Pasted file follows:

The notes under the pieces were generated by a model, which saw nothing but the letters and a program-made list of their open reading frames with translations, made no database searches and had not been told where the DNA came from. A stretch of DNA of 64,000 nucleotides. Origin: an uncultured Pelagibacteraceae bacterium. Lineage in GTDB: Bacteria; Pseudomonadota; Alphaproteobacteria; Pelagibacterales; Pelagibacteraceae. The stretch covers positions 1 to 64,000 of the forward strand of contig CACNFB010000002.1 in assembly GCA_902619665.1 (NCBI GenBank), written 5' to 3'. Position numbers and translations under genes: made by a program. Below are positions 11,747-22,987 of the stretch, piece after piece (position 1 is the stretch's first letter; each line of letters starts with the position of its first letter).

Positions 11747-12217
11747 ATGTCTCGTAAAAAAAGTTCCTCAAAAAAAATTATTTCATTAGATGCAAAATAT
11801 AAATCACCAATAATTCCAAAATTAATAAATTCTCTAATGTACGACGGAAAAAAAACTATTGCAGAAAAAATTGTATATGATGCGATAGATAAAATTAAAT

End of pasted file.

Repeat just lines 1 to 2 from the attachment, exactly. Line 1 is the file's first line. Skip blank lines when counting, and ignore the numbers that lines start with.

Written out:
The notes under the pieces were generated by a model, which saw nothing but the letters and a program-made list of their open reading frames with translations, made no database searches and had not been told where the DNA came from. A stretch of DNA of 64,000 nucleotides. Origin: an uncultured Pelagibacteraceae bacterium. Lineage in GTDB: Bacteria; Pseudomonadota; Alphaproteobacteria; Pelagibacterales; Pelagibacteraceae. The stretch covers positions 1 to 64,000 of the forward strand of contig CACNFB010000002.1 in assembly GCA_902619665.1 (NCBI GenBank), written 5' to 3'. Position numbers and translations under genes: made by a program. Below are positions 11,747-22,987 of the stretch, piece after piece (position 1 is the stretch's first letter; each line of letters starts with the position of its first letter).

Positions 11747-12217